This will be the first review (of anything) on this blog - and probably the last also. I don't tend to review anything unless I think there's really something to it.
However, on the occasion of seeing quite possibly the last of the house martins in 2013 (fifty or so all flying south in a great big chattery flock in morning murk above the house today) I thought I would review my latest purchase for my beloved swifts..... the habi-sabi swift box.
The same review will (I hope) shortly be published on the excellent nhbs website if approved, here.
The habi-sabi swift box.
A detailed “first impressions” review.
By Doug Mackenzie Dodds
As swifts’ traditional nesting sites are being lost (as we change our wooden soffits and fascias with close-fitting plastic replacements or re-point our brickwork & re-tile our roofs) their numbers have crashed over the UK over the past couple of decades.
Swifts tend mainly to choose unimproved, pre-war buildings in which to nest; ignoring new-builds in the main as there is rarely any provision for nesting swifts incorporated (deliberately or accidentally) into modern houses and buildings. This is not the same in a few countries on the continent but sadly our governments and planners here are slow to catch on.
The sound (and sight) of screeching swifts dashing through our towns for only three months each year epitomises summer in Britain, but unless we provide more nest sites for them now, very soon British summers will be bereft of swifts.
How can we try to ensure this does not happen? It’s easy really. We can provide nesting sites either by leaving small holes under eaves or in fascias and soffits or by building or buying bespoke swift nest boxes.
Just a quick note for those not sure whether they might like “dirty birds” nesting on or in their house and spraying droppings everywhere.... swifts (unlike swallows and martins for example) are very clean nesters. Droppings are pretty solid, contained inside the nest site and are almost invariably eaten by the adults.
Now I’m lucky in that I have had swifts nesting in natural nest sites in pre-war houses that I’ve lived in. I’ve managed to even stream video-clips of our nesting swifts onto the web, before my wife and I moved to a post-war (1953 to be exact) town two years ago. Swifts have not nested in any great numbers in our current home-town so it’s a challenge to get them to investigate the houses here to nest.
For the past two years (including the wash-out summer of 2012) I have ensured there are places for swifts to nest under our eaves, designed and built my own internal swift palace in the attic of our house – I had to drill through the attic wall to provide an entrance/exit for the swifts (with my wife’s permission of course) and put-up a great cedar-wood swift box given to me by the self-same long-suffering wife for Christmas.
I have also (and this is the important bit) “called in” the swifts that fly over by playing a looped CD of swift calls from the roof – without this the swifts would not even investigate this particular part of our home town.
During the summers of 2012 and 2013 we have had up to four swifts check out our eaves and boxes on a daily basis, because of the swift call recordings I’m sure. Mainly around dawn and dusk (when most prospecting is carried out) but also throughout the day.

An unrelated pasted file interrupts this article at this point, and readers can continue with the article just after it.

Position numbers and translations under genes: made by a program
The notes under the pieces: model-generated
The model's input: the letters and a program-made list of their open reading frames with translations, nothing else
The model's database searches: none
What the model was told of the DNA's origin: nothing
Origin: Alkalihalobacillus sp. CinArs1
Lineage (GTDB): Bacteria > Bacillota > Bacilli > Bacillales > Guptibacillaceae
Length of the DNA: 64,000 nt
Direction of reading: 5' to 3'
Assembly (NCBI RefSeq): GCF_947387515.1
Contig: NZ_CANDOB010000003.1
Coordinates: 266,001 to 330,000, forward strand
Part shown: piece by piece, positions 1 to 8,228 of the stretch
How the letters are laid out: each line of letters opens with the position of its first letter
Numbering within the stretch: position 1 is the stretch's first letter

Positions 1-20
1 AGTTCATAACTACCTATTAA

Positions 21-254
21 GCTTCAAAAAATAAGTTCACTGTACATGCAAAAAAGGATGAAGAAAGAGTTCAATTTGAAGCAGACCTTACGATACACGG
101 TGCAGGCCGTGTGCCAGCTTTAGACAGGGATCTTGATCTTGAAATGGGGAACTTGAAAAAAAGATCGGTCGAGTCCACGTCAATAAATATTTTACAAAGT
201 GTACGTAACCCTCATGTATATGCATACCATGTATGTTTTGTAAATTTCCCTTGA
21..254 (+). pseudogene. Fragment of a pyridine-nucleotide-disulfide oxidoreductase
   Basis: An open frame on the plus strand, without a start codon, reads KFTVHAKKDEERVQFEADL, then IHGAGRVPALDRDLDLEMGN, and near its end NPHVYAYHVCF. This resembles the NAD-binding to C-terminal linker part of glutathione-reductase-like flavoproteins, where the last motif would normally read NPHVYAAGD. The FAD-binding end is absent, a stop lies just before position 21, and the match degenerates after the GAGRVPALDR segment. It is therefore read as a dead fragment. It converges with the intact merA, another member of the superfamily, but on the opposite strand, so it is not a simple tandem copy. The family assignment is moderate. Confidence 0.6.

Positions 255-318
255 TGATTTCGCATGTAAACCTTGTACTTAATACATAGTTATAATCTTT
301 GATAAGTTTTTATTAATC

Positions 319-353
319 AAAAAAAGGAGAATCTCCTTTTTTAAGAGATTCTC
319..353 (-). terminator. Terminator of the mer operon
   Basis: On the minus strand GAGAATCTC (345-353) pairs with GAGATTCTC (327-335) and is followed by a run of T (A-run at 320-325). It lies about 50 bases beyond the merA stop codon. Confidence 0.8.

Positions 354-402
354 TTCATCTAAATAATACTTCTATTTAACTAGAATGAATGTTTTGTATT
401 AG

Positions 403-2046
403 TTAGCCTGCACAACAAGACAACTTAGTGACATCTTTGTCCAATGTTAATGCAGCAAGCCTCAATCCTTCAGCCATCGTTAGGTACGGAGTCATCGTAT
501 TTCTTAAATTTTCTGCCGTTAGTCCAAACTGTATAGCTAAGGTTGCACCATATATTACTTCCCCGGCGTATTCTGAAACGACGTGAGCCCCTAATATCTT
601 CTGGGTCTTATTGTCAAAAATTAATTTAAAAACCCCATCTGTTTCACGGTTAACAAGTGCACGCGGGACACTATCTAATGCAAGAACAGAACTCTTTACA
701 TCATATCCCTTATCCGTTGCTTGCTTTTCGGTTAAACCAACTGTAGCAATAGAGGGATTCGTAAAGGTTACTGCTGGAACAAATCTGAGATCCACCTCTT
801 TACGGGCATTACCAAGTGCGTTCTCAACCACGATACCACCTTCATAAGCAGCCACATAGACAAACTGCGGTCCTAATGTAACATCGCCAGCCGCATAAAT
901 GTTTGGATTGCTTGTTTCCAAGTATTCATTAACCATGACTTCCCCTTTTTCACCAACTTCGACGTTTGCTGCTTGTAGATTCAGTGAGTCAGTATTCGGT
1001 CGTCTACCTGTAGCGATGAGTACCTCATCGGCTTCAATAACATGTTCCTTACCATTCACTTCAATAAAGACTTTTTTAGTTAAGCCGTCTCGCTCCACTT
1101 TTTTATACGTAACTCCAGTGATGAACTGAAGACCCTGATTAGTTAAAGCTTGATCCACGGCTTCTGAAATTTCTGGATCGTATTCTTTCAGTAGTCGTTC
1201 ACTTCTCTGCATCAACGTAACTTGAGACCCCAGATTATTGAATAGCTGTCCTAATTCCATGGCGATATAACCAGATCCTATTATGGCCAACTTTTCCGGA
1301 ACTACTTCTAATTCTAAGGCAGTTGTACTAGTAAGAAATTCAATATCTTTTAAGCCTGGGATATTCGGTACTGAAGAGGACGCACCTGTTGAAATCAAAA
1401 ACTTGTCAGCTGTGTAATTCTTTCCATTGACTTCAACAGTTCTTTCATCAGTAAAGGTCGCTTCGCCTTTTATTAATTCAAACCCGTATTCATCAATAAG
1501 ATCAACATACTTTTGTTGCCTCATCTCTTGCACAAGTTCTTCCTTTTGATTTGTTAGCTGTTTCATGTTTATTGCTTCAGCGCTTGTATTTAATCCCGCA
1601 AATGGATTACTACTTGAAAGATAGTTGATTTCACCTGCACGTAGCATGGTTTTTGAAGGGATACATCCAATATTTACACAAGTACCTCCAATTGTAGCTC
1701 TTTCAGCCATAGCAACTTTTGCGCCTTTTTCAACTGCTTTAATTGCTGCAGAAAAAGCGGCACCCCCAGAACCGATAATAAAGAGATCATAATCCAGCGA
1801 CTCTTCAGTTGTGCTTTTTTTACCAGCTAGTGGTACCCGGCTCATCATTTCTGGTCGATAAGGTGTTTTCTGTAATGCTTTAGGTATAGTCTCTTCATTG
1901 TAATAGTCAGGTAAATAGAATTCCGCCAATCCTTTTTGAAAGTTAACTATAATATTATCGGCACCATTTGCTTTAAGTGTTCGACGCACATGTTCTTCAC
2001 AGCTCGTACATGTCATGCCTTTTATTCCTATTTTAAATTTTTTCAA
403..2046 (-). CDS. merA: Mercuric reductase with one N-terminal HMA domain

With areas of post-war towns that have never had any significant swift-nesting activity it might well take a few years (maybe five or so) before swifts choose to nest with you - it’s a good test of patience – as these birds, although magnificent to watch, are not the cleverest it seems!
That said, I am hopeful that the best birds of all will nest with us again next year, but to really do ALL that I can for them, I needed one (or two) more boxes right at the gable end of our 1953-built house. Now I could probably design and build one, but upon investigation at timber merchants and DIY stores, any such design would prove very problematic and pretty costly - in terms of time and money.
Then I happened across the habi-sabi (from “51% studios”) double berth “rapidly-deployable” swift box, made from recycled material, on the nhbs website (which you can also view (if not buy) on the swift conservation website HERE).
I thought it looked pretty good – and pretty simple to assemble. It also looked very user-friendly – I could position the swift entrance holes up against the wall or out on the other side of the habi-sabi box – this looked like a very good feature indeed – and unique to the habi-sabi box. No other swift box that one can buy incorporates this incredibly useful feature.
So I bought one and it arrived yesterday.
Of course, the swifts have all disappeared back to the Congo for the winter now, but I will make some adjustments to the habi-sabi box and put it up in place during the winter – ready for the swifts’ return in late April or early May next year.
The below is a detailed review of the habi-sabi swift box (the above was a long introduction to demonstrate why I bought the box and what my experience of breeding swifts is.
First thoughts on the habi-sabi swift box:
Summary of review.
As far as solid, light, weather-resistant, green (made from recycled material), easy-to-assemble, double berth, customisable swift boxes go.... this is the only one on the market (that I know of, at time of writing).
‘51% studios’ doesn’t seem to throw a lot of money at advertising ‘habi-sabi’ products it seems, but I’m very glad I chanced upon this swift box.
The proof will be in the pudding of course – will the dashing swifts use it in years to come? I really don’t see why not but that’s for the future I guess.
I would thoroughly recommend the (51% studios-made) “habi-sabi swift box” without any hesitation at all.